Percy W. Nelles

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Percy Walker Nelles
Percy W Nelles Halifax 1940 PA-096505.jpg
Rear-Admiral Percy Walker Nelles, RCN, Chief of the Naval Staff, in Halifax, Nova Scotia, September 1940.
Born (1892-01-07)7 January 1892
Brantford, Ontario
Died 13 June 1951(1951-06-13) (aged 59)
Victoria, British Columbia
Allegiance  Canada
Service/branch  Royal Canadian Navy
Rank Admiral
Commands held Chief of the Naval Staff
Battles/wars
Awards Companion of the Order of Bath[1] Legion of Merit[1]
Relations Son of BGen Charles M. Nelles, CMG[1]

Percy Walker Nelles, CB (7 January 1892–13 July 1951) was a flag officer in the Royal Canadian Navy (RCN) and the Chief of the Naval Staff from 1934 to 1944. He oversaw the massive wartime expansion of the RCN and the transformation of Canada into a major player in the Battle of the Atlantic. During his tenure U-boats raided the Gulf of St. Lawrence, Canadian Northwest Atlantic command was created, and the RCN was providing up to 40% of all escort forces in the North Atlantic. His handling of the RCN's war effort had its opponents however, and he was removed from his post as Chief of the Naval Staff in January 1944. He was sent to London as Overseas Naval Attaché, coordinating the RCN operations for Operation Overlord. He retired in January 1945 as a full Admiral.

Early life[edit]

Nelles was born in Brantford, Ontario on 7 January 1892, the son of Brigadier General Charles M. Nelles. He enlisted as a cadet in the Fisheries Protection Service in 1909. He joined the Fisheries Protection Service as the second of the first seven cadets in anticipation of the formation of the Canadian navy.[2]

Naval career[edit]

Percy Nelles served with both the Royal Navy and the Royal Canadian Navy. In 1910, Nelles became a a Midshipman aboard HMCS Niobe.[1][2] Over the next 10 years he would rise from the rank of Sub-Lieutenant to the rank of Captain as the Assistant Chief of Naval Staff. He served as Flag Lieutenant to the first head of the RCN, Admiral Sir Charles Kingsmill. In 1920, Nelles entered the Royal Naval College, was promoted to Lieutenant Commander in 1922 and served in several Royal Navy establishments over the next two years before returning to Canada in 1925.[2]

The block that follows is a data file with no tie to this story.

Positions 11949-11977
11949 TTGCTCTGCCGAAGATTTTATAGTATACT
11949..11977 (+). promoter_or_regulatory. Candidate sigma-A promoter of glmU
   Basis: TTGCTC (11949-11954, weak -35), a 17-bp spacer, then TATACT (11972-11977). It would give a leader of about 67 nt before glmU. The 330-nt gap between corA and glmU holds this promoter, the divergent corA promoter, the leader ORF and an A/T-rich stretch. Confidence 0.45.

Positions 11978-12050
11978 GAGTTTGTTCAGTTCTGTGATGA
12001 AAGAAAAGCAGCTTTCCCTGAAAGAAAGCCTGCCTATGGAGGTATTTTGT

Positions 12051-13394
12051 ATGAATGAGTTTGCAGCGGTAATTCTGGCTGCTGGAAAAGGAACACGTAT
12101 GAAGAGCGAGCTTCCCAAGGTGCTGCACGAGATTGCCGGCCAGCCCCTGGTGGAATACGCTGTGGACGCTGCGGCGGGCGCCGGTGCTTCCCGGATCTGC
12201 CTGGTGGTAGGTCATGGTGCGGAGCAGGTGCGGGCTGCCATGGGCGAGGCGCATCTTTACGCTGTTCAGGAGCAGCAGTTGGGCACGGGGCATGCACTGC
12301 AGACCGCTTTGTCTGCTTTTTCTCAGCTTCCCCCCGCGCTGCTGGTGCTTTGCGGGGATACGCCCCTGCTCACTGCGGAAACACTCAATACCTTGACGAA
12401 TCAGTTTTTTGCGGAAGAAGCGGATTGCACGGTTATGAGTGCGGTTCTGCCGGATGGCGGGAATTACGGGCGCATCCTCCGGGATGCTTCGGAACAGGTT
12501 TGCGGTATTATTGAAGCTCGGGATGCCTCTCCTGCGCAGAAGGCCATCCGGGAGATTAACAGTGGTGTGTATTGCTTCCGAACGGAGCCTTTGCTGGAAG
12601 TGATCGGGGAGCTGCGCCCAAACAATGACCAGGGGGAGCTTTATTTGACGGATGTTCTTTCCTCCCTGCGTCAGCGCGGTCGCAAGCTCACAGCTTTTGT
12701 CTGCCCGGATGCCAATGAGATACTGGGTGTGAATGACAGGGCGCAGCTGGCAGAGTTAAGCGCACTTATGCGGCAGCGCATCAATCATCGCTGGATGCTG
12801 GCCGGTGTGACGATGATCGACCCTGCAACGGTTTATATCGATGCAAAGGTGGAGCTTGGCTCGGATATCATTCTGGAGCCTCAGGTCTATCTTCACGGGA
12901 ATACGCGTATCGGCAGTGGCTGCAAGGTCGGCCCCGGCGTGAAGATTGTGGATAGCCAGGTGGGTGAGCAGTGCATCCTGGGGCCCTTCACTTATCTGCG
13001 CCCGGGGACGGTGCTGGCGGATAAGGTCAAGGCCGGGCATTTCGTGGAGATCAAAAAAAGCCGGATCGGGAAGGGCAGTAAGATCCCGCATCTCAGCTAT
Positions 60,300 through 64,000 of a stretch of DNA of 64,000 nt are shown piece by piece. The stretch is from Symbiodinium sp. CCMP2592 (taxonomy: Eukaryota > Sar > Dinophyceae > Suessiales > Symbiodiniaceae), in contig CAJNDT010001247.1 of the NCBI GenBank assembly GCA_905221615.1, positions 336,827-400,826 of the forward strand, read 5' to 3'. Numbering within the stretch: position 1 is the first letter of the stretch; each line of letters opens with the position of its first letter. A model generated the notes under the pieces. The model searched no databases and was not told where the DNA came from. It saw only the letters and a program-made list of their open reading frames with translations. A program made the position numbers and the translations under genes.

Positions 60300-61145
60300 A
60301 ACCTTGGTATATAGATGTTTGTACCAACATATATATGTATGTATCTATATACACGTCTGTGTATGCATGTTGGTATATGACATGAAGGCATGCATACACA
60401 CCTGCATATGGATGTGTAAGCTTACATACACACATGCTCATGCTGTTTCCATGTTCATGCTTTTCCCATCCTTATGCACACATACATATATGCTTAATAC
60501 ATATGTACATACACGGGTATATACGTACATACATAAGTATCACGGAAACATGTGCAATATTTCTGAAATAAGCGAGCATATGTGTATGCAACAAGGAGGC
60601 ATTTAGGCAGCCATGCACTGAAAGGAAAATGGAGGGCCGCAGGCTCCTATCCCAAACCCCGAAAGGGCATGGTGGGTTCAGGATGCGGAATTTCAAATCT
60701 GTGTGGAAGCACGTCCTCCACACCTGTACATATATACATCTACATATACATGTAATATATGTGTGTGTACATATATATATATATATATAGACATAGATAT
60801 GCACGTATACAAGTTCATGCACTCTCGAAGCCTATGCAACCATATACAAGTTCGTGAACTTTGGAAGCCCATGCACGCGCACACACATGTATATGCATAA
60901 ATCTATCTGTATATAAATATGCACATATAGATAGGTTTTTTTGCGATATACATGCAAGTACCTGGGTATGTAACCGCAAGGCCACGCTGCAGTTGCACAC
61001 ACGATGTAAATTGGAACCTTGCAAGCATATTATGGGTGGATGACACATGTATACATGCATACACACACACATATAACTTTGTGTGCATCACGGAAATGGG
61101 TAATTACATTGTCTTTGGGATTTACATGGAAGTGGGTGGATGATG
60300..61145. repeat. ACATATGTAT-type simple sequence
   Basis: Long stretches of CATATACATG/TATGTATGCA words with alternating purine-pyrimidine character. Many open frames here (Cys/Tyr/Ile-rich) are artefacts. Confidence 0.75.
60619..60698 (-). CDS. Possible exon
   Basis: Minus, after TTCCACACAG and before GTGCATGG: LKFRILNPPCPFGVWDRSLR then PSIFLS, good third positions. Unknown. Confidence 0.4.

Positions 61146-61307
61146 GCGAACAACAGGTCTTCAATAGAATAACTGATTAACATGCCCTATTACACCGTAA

In August 1925 Nelles returned to Canada and was promoted to Commander and appointed Senior Naval Officer, Esquimalt in December. He returned to the United Kingdom in 1929.[2] On 18 March 1930 he was appointed executive officer aboard the recently refitted Danae-class cruiser HMS Dragon. In the summer of 1930 Dragon set off from HMD Bermuda on a three-month tour of South America's Atlantic and Pacific coasts. After having rounded Cape Horn her captain, L.H.B. Bevan, died unexpectedly. Nelles then assumed temporary command of Dragon. After consultation with the Admiralty, Nelles was appointed acting captain and continued Dragon's tour, being the first RCN officer to command a Royal Navy vessel.[1][3]

Nelles returned to Canada in 1931, reverting to the rank of Commander. In 1933, Nelles was given command of HMCS Stadacona, the RCN shore establishment at Halifax, Nova Scotia and was the first person in RCN history to affirmed in the rank of Captain.[2] In 1934 he became Chief of the Naval Staff and was promoted to Commodore. Nelles was promoted to Rear Admiral in 1938.[2]

World War II[edit]

Hatley Castle

In 1940, Rear Admiral Percy W. Nelles, as Chief of the Naval Staff, led a group of Royal Naval College of Canada alumni who met with Angus Lewis Macdonald, then naval minister to discuss opening a college to train naval officers for the postwar navy and for civilian employment in the merchant marine.[4] The college was to be similar to the Britannia Royal Naval College at Dartmouth and to the former RNCC. In 1940, Angus Lewis Macdonald explained to the House of Commons "it will be a proud day for this country, when our Canadian naval effort will be directed by Canadian men, trained in Canada and operating in ships built in this country."[4]